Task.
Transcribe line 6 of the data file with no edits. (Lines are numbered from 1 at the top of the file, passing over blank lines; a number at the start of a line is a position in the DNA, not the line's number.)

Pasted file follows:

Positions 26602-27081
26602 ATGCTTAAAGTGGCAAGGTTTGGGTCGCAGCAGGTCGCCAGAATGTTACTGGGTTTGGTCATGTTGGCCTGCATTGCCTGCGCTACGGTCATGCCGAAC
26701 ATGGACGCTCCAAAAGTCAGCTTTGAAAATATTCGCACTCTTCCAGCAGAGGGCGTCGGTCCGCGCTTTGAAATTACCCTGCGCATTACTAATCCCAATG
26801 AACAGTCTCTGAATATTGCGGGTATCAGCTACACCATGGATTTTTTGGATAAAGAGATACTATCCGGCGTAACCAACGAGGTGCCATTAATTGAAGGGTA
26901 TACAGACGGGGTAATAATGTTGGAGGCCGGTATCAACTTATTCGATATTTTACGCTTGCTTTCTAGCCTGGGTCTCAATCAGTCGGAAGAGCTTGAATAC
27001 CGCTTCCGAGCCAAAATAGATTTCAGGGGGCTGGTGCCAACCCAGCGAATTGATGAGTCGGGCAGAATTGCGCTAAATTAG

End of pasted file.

27001 CGCTTCCGAGCCAAAATAGATTTCAGGGGGCTGGTGCCAACCCAGCGAATTGATGAGTCGGGCAGAATTGCGCTAAATTAG